If you want to end up in the graveyard of perverted governments that end in despotism or tyranny — opt for a government that forces communism, socialism or any other “ism” on its citizens,Nov 9, 2018 at 2:53 pm #3563323
I think we’re at the point we’re talking past each other because your distinction between economic systems and political systems is exactly what I’m referring to when I speak of separating socialism as a system from the history of its implementation in places like the USSR.
I totally disagree regarding Amazon. The idea that nobody is forced to patronize them is more complicated than it seems. The ripple effects of their business model have in fact been forced upon us and spread across society; as you said, compete with their prices or die. Match their business model or die. This effects small businesses (to the point of destroying them), often driving down wages among competitors in order to be able to maintain a pricepoint that can compete. A company as large and diversified as Amazon can take a huge hit in a sector without flinching just to get their foot in the door, buoying themselves with profits from other sectors. If you happen to run a small business in a sector that Amazon is entering, you’re done.
I see little practical difference from the small business owner’s point of view between them and a state run business. Especially given they are also heavily invested in political contributions that in turn further skew the system in their favor. Only someone with the means of a financial juggernaut or the State can win a race to the bottom, not a small business, not you or I.
I’m failing to see the freedom in this trend. In fact, I see a society increasingly held captive by fewer and fewer of these juggernauts, Amazon being one of a handful.
So at what point does a free market produce winners so powerful that the freedom is lost?Nov 9, 2018 at 3:18 pm #3563326
Yeah I think we’ve reached the nuh uh vs uh huh part of the thread where the same thing keeps getting repeated over and over agin, so I’ll bow out now.Nov 9, 2018 at 3:30 pm #3563328Nov 9, 2018 at 3:32 pm #3563333
And while I disagree about certain things regarding Amazon Nick, I think your breakdown of the environmental impact is spot-on and something that doesn’t get mentioned enough. From that point of view, consolidation might be smarter if we’re to have this mega-consumption society.Nov 9, 2018 at 3:53 pm #3563337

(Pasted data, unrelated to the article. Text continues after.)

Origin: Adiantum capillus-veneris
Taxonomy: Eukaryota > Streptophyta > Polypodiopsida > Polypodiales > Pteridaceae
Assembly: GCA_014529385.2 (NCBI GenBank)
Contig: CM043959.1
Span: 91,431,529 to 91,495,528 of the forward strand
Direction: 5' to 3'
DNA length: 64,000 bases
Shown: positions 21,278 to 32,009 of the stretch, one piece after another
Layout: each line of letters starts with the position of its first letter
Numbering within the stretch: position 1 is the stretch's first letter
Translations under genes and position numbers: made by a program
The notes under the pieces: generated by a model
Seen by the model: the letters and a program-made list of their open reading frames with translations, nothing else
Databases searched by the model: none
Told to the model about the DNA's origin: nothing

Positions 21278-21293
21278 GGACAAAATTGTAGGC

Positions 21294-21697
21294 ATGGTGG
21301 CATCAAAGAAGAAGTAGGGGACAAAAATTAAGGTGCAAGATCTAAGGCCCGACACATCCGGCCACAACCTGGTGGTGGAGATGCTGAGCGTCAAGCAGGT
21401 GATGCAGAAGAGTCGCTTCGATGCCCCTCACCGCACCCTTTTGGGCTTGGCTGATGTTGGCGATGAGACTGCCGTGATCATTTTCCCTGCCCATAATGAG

Jerry AdamsBPL Member
@retiredjerryLocale: Oregon and Washington
That is a great article Ian. Short, but lots of contradictory ideas that leave my head spinning trying to understand it.
“Equally disturbing is that most younger defenders of communism buy into the oldest propaganda line of the Left—that real communism has never been tried and fascism is the polar opposite of communism.”
“real communism has never been tried” – you could substitute other “isms” like libertarianism – real libertarianism has never been tried, that’s what we need to implement to fix the world, I’ve heard people say that
“That the Nazis were actually “National Socialists,” these apologists argue, was merely a cynical ploy on the part of Hitler to gain the support of the working and middle classes of Germany.”
Trump uses various causes to get the support of people. Like, he wants to get people’s jobs back by deporting illegals and killing trade deals. But he doesn’t care about people’s jobs, he just cares about Trump. It’s a cynical ploy.
“In the West, one of the first to recognize these vital connections was none other than Friedrich Hayek, the Austrian turned Englishman. Nationalism is nothing “but a twin brother of socialism,” he proclaimed in a 1945 speech in Dublin.”
Maybe if the Republican party would adopt the principles of “The American Conservative” they could win elections, rather than having to result to cynical tactics like saying dog whistles to the white supremacists to get their support, nominating “conservative” judges to get support of Christian evangelicals, criticizing kneeling at football games to get support of hyper patriots,…Nov 9, 2018 at 4:01 pm #3563338
Jerry AdamsBPL Member
@retiredjerryLocale: Oregon and Washington
This is a great thread. It’s too complicated to break it down to an answer that’s “true”. No one is taking offense that the answer they’re arguing for is being dis-respected. I got to read through it a couple times to figure it out. I’m sure the solution to the world’s problems is here somewhere : )Nov 9, 2018 at 4:11 pm #3563341
Paul WagnerBPL Member
@balzaccomLocale: Wine Country
I’ve been sitting this discussion out, but enjoying it. A couple of thoughts, now that it seems to be winding down. I love the note that all of these topics are more nuanced than simple isms from one side or the other. As a dear friend of mine who is a religious brother says: “There are no simple solutions to complicated problems.”
Do you believe that community ownership of major assets is the way to go? Then we can all look at the disasters of the ex-USSR industries to see how that worked. Do you believe that de-regulation of all industries is the way to go? Then let’s look at the savings and loan and telephone companies here in the USA. Yep. Neither side wines that argument.